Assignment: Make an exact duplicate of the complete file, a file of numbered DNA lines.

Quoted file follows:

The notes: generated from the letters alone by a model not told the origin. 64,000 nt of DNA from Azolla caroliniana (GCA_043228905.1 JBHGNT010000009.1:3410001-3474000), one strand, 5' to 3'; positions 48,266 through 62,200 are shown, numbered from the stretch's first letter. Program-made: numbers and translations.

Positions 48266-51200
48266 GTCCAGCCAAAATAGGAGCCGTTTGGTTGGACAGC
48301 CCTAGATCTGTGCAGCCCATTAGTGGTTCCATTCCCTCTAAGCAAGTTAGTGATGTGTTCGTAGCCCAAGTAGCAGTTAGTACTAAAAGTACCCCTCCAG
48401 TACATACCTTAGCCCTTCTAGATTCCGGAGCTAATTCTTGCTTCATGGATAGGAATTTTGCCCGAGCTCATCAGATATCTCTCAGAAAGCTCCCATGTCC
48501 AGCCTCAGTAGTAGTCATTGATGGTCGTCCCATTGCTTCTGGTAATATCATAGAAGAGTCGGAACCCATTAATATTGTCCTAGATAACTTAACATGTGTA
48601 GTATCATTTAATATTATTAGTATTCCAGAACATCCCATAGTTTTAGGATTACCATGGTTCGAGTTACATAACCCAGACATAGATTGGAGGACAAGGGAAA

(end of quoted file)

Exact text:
The notes: generated from the letters alone by a model not told the origin. 64,000 nt of DNA from Azolla caroliniana (GCA_043228905.1 JBHGNT010000009.1:3410001-3474000), one strand, 5' to 3'; positions 48,266 through 62,200 are shown, numbered from the stretch's first letter. Program-made: numbers and translations.

Positions 48266-51200
48266 GTCCAGCCAAAATAGGAGCCGTTTGGTTGGACAGC
48301 CCTAGATCTGTGCAGCCCATTAGTGGTTCCATTCCCTCTAAGCAAGTTAGTGATGTGTTCGTAGCCCAAGTAGCAGTTAGTACTAAAAGTACCCCTCCAG
48401 TACATACCTTAGCCCTTCTAGATTCCGGAGCTAATTCTTGCTTCATGGATAGGAATTTTGCCCGAGCTCATCAGATATCTCTCAGAAAGCTCCCATGTCC
48501 AGCCTCAGTAGTAGTCATTGATGGTCGTCCCATTGCTTCTGGTAATATCATAGAAGAGTCGGAACCCATTAATATTGTCCTAGATAACTTAACATGTGTA
48601 GTATCATTTAATATTATTAGTATTCCAGAACATCCCATAGTTTTAGGATTACCATGGTTCGAGTTACATAACCCAGACATAGATTGGAGGACAAGGGAAA